Let’s do a breakdown to see exactly where the problems are. The timing and frame data varies from character to character, so for simplicity I’ll be focusing on my character of choice, Fox. However, the ideas are generally applicable to any character that utilizes ledgedashes.
Ledgedashing is typically done as follows:
1. Drop from ledge
2. Double jump
3. Airdodge onto stage
For step 1, we can break down ledgedashing further into “back” ledgedashing and “down” ledgedashing, depending on the input done to drop from ledge. Ideally, you want to double jump the frame after you drop from the ledge. Otherwise, you spend some time falling, which means that you’ll be vertically lower from the ledge and it’ll take more time to double jump above it, wasting intangibility frames, which of course means a worse ledgedash. In addition, it makes it easier to SD since airdodging too early means you won’t make it above the ledge and onto the stage. If you drop with down, then ideally you’ll want to use a light tap, to keep within the ledgedrop no fastfall zone shown above. If you get a fastfall, you are more likely to fall further if you don’t input a perfect double jump afterwards, which will lose frames for the ledgedash. In addition, you’ll want to angle your control stick slightly forward in order to make getting a good airdodge angle afterwards easier. This will take some practice to get used to and train your muscle memory so that you don’t accidentally do regular getups as often. If you drop with back, you avoid the fast fall issues, but you also have more distance to cover with your fingers/control stick, since you need to now move the control stick to the airdodge down position.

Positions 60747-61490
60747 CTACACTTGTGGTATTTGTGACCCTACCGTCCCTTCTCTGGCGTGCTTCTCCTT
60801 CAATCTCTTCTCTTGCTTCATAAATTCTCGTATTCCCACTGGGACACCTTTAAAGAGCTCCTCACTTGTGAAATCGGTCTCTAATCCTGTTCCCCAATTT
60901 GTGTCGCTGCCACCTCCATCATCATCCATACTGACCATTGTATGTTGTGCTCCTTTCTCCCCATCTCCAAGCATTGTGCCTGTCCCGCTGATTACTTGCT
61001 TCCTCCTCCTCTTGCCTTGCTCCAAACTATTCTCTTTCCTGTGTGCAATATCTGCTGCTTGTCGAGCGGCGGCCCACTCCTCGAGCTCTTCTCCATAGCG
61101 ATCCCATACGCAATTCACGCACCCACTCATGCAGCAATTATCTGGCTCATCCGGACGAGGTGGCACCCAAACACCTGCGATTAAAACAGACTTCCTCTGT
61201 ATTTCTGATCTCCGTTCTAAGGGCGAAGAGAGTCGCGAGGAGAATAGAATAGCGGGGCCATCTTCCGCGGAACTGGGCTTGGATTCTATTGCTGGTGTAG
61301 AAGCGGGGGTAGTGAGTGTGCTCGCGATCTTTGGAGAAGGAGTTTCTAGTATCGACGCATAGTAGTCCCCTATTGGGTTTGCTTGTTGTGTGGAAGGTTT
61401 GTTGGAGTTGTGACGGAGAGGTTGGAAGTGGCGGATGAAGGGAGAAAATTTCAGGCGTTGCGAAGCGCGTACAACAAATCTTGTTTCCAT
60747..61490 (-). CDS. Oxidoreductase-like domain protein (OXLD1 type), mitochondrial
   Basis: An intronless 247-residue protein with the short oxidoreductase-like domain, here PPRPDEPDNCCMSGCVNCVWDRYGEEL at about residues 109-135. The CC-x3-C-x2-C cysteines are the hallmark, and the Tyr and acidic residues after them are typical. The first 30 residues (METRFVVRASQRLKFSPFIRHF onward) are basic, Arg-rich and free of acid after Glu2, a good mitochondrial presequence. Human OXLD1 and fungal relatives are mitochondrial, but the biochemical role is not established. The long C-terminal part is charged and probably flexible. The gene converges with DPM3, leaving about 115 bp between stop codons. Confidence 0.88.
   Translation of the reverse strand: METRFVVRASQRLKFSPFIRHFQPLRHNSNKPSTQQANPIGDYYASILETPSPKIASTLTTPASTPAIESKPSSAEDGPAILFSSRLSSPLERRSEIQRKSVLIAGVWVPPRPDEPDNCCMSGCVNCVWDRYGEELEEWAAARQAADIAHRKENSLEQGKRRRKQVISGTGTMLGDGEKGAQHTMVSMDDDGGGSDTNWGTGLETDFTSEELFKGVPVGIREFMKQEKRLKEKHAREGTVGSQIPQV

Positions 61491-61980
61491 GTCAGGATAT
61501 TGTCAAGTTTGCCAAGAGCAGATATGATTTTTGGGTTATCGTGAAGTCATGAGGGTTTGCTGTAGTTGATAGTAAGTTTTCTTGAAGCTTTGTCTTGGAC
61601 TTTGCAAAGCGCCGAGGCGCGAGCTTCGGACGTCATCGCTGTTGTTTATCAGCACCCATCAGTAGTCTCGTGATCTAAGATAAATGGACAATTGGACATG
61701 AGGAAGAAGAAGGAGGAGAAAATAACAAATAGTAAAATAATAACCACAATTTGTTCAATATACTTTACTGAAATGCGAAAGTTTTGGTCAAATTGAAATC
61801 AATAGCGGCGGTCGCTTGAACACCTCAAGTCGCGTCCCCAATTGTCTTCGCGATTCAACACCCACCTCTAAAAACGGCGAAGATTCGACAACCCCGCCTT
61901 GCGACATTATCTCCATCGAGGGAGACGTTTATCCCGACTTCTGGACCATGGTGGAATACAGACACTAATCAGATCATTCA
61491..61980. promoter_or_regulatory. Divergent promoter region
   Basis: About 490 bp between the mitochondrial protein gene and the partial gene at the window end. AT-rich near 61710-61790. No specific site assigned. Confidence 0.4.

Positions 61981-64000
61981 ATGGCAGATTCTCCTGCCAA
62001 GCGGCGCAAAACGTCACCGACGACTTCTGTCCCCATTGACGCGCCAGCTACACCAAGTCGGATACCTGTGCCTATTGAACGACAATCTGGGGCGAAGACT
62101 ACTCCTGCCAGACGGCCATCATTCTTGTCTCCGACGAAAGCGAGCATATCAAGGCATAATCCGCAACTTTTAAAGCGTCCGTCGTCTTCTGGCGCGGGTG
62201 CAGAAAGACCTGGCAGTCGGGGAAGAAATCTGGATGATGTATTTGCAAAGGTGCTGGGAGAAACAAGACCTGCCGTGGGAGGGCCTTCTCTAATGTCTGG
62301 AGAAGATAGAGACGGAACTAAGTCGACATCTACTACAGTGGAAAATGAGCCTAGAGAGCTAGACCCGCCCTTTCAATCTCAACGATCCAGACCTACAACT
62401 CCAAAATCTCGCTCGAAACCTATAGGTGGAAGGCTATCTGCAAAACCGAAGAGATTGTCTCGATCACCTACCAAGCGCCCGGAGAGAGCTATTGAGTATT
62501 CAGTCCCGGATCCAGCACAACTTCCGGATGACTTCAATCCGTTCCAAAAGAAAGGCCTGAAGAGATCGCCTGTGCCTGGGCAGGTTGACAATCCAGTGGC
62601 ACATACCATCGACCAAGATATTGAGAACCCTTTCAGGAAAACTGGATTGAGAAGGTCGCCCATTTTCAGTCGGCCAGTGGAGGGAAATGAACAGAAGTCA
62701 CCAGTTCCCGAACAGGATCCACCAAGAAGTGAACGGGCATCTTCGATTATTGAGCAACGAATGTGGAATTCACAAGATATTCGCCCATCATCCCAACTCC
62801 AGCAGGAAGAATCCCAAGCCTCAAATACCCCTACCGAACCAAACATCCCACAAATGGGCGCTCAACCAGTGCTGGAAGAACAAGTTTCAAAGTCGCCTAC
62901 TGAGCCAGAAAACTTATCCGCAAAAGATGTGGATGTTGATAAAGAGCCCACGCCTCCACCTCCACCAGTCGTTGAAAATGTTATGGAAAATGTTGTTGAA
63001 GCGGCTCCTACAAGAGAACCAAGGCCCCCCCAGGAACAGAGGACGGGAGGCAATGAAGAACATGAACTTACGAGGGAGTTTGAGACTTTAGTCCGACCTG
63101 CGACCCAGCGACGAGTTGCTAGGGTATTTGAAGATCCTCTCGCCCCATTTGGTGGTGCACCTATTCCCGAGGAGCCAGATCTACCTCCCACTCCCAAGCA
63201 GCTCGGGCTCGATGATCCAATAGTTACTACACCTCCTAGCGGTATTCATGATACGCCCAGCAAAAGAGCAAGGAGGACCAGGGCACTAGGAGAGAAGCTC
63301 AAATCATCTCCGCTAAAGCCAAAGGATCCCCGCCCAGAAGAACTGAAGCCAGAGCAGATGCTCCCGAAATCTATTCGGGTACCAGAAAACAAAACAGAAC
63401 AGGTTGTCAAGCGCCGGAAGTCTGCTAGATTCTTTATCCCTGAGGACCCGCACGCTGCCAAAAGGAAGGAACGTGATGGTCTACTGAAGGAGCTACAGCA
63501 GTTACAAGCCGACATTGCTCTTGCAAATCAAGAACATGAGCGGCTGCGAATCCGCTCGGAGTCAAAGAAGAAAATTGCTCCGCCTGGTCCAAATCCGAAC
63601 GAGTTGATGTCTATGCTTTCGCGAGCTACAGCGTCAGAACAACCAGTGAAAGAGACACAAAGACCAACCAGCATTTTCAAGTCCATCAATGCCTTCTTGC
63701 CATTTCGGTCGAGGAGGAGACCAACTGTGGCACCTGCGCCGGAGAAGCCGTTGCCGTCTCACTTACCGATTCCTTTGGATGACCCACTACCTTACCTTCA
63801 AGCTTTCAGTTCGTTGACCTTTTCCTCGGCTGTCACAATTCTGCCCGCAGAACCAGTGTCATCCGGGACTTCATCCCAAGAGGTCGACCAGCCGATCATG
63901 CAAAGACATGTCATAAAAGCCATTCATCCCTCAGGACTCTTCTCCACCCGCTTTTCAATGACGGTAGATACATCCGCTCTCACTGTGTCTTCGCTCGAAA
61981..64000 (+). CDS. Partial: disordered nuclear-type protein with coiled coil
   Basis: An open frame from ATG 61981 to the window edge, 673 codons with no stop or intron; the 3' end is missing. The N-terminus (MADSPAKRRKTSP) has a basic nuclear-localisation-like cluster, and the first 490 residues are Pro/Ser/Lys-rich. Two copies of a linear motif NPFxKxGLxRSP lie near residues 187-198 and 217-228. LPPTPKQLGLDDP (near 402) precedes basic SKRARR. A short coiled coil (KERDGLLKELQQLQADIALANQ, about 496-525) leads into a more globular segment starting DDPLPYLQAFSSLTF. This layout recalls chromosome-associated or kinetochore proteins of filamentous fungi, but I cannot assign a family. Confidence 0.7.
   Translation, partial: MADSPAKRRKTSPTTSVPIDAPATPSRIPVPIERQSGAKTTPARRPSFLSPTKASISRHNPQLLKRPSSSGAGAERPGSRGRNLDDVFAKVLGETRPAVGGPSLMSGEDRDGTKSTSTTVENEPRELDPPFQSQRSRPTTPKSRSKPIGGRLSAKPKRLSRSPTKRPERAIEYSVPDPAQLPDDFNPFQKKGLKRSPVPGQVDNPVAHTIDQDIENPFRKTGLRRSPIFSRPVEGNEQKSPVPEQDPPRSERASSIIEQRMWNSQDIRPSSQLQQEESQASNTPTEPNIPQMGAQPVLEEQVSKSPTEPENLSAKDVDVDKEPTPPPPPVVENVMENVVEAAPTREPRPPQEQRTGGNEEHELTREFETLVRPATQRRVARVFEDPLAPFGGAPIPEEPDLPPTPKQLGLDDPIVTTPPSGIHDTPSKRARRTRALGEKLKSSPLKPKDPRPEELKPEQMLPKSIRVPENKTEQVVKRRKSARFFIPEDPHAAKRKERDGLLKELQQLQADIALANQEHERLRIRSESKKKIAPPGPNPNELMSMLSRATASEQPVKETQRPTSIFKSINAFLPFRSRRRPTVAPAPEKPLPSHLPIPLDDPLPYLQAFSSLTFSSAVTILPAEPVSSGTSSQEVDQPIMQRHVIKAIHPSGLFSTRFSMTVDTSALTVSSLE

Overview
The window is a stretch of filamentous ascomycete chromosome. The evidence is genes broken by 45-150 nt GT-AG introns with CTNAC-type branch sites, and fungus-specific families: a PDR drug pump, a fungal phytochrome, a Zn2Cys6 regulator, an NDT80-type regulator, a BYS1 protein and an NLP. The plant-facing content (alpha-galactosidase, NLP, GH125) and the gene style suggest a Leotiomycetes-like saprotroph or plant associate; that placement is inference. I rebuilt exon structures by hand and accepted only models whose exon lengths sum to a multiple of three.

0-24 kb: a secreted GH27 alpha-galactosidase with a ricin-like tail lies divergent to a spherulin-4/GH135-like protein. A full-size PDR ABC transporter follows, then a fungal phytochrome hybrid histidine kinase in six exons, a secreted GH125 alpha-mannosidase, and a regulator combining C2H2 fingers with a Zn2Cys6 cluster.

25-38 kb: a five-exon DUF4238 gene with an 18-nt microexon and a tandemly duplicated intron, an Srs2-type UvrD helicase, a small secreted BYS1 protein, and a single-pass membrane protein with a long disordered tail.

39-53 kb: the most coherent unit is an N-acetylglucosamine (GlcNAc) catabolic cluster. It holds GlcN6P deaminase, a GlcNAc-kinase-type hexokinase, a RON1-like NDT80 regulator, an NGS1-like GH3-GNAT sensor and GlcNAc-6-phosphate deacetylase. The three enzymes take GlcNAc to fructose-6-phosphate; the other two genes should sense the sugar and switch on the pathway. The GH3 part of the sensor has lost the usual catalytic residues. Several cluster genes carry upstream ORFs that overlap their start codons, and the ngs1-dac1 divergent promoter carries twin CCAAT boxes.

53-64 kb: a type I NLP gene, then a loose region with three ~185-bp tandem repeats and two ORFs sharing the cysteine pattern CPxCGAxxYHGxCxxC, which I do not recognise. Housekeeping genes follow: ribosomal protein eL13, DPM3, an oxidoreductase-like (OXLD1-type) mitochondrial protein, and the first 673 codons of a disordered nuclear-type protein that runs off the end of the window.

We want to double jump as early as possible, so that would ideally be the frame after dropping from the ledge. Here's where PODE gets involved. Supposing you have a controller with strong horizontal pode, and you perform the back ledgedash, the quick left/right flick causes some issues. Because of PODE, the input can become delayed, and as shown in the videos, the control stick can get "stuck" for a frame or two at one side of the stick. So in the event that our second input gets delayed, our double jump occurs not toward the stage as intended, but sometimes backwards or maybe straight up. This loses some actionable invulnerability frames, depending on your inputs. Jumping forward gives you some very important momentum that both lets you land earlier and move further during the waveland. Now that we know what we’re looking for, we can even see in realtime the effects of jumping backwards vs forwards for a back ledgedash.